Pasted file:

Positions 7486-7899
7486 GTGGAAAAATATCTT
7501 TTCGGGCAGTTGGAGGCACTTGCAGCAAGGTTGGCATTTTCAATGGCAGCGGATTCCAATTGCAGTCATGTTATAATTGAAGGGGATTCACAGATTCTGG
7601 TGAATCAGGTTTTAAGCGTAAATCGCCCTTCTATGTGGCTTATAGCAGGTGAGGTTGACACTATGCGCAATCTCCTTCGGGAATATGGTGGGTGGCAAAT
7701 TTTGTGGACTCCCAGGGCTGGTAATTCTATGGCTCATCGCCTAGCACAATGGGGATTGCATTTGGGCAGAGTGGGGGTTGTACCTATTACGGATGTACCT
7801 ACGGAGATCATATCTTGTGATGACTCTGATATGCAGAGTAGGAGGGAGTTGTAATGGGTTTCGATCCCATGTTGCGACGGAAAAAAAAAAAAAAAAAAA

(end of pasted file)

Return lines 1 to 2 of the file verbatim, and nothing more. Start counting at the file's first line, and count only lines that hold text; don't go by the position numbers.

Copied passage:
Positions 7486-7899
7486 GTGGAAAAATATCTT